|(L to R) Former PA Governor Ed Renell and Chef Nicholas Elmi at The Philadelphia Art Alliance|
On Friday, Rittenhouse Square’s Philadelphia Art Alliance (PAA) held a fundraiser, “Spring at the Mansion”, with urban planner Janice Woodcock (PAA Executive Interim Director) and publicist Nicole Cashman (PAA Board Member/Event Chair) as its hosts. A handsome crowd showed for the event, led by former Pennsylvania Governor Ed Rendell, his young philanthropist son, Jesse, Greater Philadelphia Film Office boss Sharon Pinkenson and her husband, Electronic Ink Chairman Joe Weiss. Beyond celebrity, the intimate crowd was there to celebrate the past and the future of what that property was first known as: The Wetherill Mansion.
“The Wetherill Mansion is one of the oldest art centers in the U.S.," says Woodcock. “It isn’t affiliated with any larger organization - i.e. an art museum or a university - therefore finding funding can be difficult.” That’s why events such as “Spring at the Mansion” are important. Woodcock talked about the Philadelphia Art Alliance’s new management, new businesses such as the Parlor Shop consignment space, and the now year-old Rittenhouse Tavern, whose Executive Chef Nicholas Elmi cooked for the "Spring at the Mansion" event (it was one of his last gigs for the Rittenhouse Tavern; Elmi announced on Saturday that he was leaving at the end of May so he could open his own restaurant).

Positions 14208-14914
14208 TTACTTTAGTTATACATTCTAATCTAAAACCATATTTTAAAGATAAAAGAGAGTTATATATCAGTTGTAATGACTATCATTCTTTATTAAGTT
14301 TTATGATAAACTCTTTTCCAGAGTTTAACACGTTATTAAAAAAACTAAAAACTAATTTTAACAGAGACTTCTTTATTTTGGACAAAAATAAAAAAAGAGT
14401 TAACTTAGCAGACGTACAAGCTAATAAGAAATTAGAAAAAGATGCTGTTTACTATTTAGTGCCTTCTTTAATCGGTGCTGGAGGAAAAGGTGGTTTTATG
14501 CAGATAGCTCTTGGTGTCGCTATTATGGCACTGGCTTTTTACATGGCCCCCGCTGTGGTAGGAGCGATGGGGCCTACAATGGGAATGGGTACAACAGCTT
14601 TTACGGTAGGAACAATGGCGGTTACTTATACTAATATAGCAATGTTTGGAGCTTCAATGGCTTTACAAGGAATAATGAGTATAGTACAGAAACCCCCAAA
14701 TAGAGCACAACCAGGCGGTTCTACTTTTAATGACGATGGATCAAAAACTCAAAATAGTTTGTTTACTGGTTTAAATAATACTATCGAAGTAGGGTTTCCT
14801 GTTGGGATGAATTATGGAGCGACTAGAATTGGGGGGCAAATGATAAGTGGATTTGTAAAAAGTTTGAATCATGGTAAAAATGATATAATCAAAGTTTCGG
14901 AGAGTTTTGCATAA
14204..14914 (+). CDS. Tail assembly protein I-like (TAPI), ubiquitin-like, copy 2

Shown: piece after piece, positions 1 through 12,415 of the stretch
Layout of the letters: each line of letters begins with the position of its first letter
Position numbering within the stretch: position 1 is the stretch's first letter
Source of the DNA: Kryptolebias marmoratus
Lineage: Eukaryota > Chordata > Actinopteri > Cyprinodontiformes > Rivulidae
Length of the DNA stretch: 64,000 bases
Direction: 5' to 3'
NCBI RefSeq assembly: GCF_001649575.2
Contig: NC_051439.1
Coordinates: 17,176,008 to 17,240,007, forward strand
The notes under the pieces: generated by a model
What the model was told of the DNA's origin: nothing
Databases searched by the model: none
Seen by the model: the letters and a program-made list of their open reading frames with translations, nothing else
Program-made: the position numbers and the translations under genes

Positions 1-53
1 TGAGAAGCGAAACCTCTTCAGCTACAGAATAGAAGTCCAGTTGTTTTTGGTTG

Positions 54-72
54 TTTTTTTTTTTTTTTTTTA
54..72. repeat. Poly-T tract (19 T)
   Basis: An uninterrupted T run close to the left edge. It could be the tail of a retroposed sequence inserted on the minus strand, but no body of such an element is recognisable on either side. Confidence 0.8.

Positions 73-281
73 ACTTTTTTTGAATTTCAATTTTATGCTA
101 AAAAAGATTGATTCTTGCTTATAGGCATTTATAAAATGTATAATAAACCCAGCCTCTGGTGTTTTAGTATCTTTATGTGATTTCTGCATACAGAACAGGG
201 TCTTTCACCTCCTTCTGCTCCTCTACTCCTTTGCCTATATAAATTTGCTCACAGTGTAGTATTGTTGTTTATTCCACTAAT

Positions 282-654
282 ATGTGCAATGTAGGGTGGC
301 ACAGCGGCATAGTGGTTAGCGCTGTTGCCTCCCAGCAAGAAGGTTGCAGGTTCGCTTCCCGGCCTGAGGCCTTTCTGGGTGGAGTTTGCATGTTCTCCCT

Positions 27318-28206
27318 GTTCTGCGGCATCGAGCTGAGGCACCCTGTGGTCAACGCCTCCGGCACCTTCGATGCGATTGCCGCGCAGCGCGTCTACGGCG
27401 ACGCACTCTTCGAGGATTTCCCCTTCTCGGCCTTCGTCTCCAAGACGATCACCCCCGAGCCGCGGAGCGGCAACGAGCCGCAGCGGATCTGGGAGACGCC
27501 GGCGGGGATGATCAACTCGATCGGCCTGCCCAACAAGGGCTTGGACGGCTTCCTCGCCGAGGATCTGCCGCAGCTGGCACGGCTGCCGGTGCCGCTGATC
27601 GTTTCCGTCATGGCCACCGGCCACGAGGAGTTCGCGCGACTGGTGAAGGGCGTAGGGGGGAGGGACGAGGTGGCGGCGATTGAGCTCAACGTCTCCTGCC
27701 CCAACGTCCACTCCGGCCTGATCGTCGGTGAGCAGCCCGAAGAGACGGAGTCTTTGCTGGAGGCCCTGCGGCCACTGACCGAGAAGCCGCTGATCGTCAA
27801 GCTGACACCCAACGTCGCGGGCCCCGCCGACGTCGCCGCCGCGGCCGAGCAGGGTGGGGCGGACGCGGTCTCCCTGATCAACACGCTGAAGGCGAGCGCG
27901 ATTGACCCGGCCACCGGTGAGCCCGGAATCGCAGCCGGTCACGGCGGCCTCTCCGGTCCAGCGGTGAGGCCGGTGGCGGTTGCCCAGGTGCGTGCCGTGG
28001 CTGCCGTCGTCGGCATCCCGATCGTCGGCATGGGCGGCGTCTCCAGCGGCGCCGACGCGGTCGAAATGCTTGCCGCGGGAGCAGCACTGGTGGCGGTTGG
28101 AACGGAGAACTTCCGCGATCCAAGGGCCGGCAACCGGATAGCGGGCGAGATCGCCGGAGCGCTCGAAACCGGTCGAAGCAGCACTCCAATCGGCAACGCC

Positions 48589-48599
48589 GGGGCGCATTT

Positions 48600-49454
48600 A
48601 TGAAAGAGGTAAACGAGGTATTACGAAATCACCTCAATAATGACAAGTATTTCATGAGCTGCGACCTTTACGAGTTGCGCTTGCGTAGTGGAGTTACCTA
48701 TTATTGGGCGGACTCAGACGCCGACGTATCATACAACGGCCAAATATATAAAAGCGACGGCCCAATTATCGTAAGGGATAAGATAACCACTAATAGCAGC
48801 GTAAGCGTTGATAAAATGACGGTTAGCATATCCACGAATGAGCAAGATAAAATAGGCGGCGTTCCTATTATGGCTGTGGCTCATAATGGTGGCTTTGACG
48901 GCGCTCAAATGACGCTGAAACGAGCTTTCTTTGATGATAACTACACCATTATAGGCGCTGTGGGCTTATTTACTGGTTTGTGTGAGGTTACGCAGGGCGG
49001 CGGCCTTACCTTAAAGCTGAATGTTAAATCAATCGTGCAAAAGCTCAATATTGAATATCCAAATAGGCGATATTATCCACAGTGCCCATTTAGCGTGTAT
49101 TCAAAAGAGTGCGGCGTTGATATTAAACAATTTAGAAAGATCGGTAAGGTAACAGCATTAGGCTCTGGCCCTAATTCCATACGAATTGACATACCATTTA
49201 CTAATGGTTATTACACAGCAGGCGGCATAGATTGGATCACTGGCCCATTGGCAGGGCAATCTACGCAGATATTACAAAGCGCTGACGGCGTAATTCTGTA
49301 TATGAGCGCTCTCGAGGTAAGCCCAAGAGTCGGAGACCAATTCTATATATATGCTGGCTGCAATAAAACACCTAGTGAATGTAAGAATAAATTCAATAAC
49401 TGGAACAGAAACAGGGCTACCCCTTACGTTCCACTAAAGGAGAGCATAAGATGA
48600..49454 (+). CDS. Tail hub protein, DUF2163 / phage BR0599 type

“Recently, The Philadelphia Art Alliance acknowledged a void in Philadelphia’s visual art community and re-focused its vision on contemporary craft and design,” says Woodcock. “While there, you can talk with an artist, be alone and wander the galleries, see a performance or show. The element of ‘craft’ allows for a combination of experiences unlike any other art institution.”
While working on its plans to rehab its grand piano, its lighting systems throughout its galleries, and its historic murals, Woodcock began focusing on some of the hidden elements of the Wetherill itself. One thing she discovered was how, when it was purchased by the Art Alliance in 1926, its sitting room became the men’s parlor. “While other ground-floor spaces served as living rooms for all members, the men’s parlor was off limits to women,” states Woodcock.
Cashman mentioned that she wanted “Spring in the Mansion” to be a progressive event that took guests through a journey of the impressive property. Her love of contemporary craft and design is what inspired her to join the board of the PAA in the first place, especially since she studied Design at Drexel University, and has been looking for an organization to support. “Plus, they once operated a "speakeasy" in the basement of the mansion,” says Cashman with a laugh. To Cashman, the Wetherill Mansion and the Philadelphia Art Alliance should not be viewed as stodgy and distant, but instead, as a vibrant part of Philly's aesthetic past and future. "That's how people should look at the Mansion, "says Cashman.”It should be the living room for Rittenhouse Square, something open and fun for young and old, not something stuffy."
For more info: PhilaArtAlliance.org
|(L to R) John Pcsolar and Alan Sandman at the Philadelphia Art Alliance|
|(L to R) Eddie Tully, Nigel Richard, and Peter Dello Buono at the Philadelphia Art Alliance|
|Jessy Kyle Band behind Nicole Cashman at the Philadelphia Art Alliance|
Posted on Monday, May 6, 2013